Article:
Need the quick on-foot getaway from New York City? Sure you do! And there’s no better time to cross the top of Harriman State Park than early October.
UPDATE (JULY 4, 2015): Now you can use the Tuxedo-Harriman shuttle (weekends only) to get to the start of this trail! Take the Saturday or Sunday the Metro-North Train to Tuxedo, then board the shuttle. Get off at Elk Pen to start your hike. Trail maps are for sale inside the train station.
The Quick and Easy, On-Foot Getaway: New York City to the Appalachian Trail, Harriman State Park
Is it a loop “trail” if it starts and ends from your apartment? Probably not, because by that definition, they’re all loop trails.
But it is a 20-mile, round-trip, overnight hike that you can do on foot, without a car, from New York City to the Appalachian Trail in Harriman State Park, and back. You’ll take in terrific views, get stuck in the Lemon Squeezer, sleep in a historic lean-to shelter, and we guarantee you’ll see a bald eagle (because you’ll hike through a zoo).
All you need is one weekend. Below are step-by-step instructions, including a stop at Bear Mountain Inn’s Blue Roof Tapas Bar for a celebratory glass of Prosecco:
1. Leave from Port Authority Bus Terminal (41st and 8th Ave, New York), on the Shortline Bus, to Southfields. This bus ride will take you a little over an hour. Buses leave almost hourly during the week, starting at 6:40; on the weekends the buses are slightly less frequent, starting at 8:30. Use this link to plan your departure.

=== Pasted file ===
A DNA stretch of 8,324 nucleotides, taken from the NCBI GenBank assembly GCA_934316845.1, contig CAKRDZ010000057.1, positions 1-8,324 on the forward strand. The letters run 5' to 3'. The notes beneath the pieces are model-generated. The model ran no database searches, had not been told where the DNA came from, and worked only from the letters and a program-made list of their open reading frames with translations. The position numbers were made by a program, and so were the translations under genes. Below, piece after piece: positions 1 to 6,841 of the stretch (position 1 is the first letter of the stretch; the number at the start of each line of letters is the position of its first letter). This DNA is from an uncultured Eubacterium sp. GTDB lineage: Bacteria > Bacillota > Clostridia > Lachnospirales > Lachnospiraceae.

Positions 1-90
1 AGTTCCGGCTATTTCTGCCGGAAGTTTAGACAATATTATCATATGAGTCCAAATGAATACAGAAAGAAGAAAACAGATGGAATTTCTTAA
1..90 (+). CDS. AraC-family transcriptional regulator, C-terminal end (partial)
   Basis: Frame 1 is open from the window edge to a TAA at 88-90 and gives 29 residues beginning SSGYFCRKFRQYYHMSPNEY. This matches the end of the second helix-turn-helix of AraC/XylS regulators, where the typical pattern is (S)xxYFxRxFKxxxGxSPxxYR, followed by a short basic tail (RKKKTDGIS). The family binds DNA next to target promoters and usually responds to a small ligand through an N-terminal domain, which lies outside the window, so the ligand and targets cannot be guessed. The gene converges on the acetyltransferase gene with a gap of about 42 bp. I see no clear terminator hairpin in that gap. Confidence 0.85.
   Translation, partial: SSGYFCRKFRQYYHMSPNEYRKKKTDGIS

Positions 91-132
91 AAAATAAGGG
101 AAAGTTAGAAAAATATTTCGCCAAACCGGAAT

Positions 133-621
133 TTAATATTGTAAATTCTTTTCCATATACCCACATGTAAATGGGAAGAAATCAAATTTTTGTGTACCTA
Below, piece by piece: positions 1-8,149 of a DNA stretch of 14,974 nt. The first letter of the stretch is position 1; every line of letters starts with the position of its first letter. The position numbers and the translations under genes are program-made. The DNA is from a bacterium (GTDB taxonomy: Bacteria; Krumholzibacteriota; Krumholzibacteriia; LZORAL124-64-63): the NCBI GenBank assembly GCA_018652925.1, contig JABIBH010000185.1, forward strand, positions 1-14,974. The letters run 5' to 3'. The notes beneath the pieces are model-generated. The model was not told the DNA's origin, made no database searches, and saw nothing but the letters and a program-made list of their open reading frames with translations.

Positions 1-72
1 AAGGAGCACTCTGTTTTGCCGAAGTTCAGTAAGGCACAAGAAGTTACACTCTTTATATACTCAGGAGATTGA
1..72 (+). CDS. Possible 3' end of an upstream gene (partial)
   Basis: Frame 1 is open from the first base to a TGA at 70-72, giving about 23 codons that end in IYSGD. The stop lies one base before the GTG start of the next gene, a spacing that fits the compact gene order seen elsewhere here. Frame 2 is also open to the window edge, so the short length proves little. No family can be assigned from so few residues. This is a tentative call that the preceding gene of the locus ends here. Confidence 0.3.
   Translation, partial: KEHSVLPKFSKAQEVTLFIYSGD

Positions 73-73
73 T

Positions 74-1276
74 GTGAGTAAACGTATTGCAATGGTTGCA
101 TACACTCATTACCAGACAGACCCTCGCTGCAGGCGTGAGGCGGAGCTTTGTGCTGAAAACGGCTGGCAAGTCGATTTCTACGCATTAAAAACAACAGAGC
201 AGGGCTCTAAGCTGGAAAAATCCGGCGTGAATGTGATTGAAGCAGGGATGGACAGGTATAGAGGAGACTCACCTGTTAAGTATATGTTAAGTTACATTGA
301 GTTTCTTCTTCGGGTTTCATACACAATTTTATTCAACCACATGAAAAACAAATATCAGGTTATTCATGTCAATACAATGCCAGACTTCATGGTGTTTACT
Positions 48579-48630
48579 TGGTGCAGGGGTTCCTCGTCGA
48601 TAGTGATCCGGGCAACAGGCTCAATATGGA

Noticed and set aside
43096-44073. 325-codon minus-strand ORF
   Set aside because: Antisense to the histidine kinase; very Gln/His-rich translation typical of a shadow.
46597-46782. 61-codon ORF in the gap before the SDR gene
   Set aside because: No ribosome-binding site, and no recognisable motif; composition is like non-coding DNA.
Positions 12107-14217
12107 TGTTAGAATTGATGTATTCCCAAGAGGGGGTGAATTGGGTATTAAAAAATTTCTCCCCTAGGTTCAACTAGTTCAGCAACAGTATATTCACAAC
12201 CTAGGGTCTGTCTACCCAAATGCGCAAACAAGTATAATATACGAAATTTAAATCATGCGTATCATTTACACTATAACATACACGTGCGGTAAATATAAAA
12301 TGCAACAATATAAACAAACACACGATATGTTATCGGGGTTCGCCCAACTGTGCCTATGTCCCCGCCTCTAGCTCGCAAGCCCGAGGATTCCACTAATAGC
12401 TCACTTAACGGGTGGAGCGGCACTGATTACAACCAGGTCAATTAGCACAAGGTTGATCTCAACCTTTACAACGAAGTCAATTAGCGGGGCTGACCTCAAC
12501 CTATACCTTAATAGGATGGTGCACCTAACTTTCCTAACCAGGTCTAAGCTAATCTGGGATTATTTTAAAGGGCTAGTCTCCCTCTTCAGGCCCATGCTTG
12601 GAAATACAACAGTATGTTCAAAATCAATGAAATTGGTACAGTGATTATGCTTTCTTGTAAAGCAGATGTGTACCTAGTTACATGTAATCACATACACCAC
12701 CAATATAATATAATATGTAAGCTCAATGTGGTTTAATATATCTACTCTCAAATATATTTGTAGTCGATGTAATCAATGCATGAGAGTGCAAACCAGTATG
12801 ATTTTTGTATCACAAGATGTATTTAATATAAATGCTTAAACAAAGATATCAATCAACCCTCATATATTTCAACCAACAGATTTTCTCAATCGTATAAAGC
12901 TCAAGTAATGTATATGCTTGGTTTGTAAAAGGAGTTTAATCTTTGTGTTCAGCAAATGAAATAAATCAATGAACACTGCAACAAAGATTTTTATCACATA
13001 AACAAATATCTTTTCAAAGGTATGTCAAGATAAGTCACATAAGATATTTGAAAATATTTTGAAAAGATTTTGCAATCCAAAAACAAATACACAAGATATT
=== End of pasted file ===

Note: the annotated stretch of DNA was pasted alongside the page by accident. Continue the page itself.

2. Get off at Arden Valley Road, in Southfields. Ask the driver to drop you off there, as this is not a scheduled stop or marked bus stop.
3. Head east on Arden Valley Road to the Elk Pen parking area: You can only go one way on Arden Valley — east. This paved road will cross the thruway and shortly you’ll arrive at a parking lot in a wide, grassy field on your right. That’s Elk Pen.
Cross the well-worn trail in this grassy field, heading toward the hills and away from the highway.
4. Then — for 20 miles — just follow the white blazes. Keep right when you enter the woods, and look out for the white blazes of the Appalachian Trail. There is a great big carved wooden sign on the trail not long after you enter the woods, with several destinations. Yours is the Appalachian Trail, the Lemon Squeezer, Fingerboard Shelter, and Brien Memorial Shelter, and Bear Mountain. You’ll stay on this white-blazed trail the entire way across the park. Just follow the white.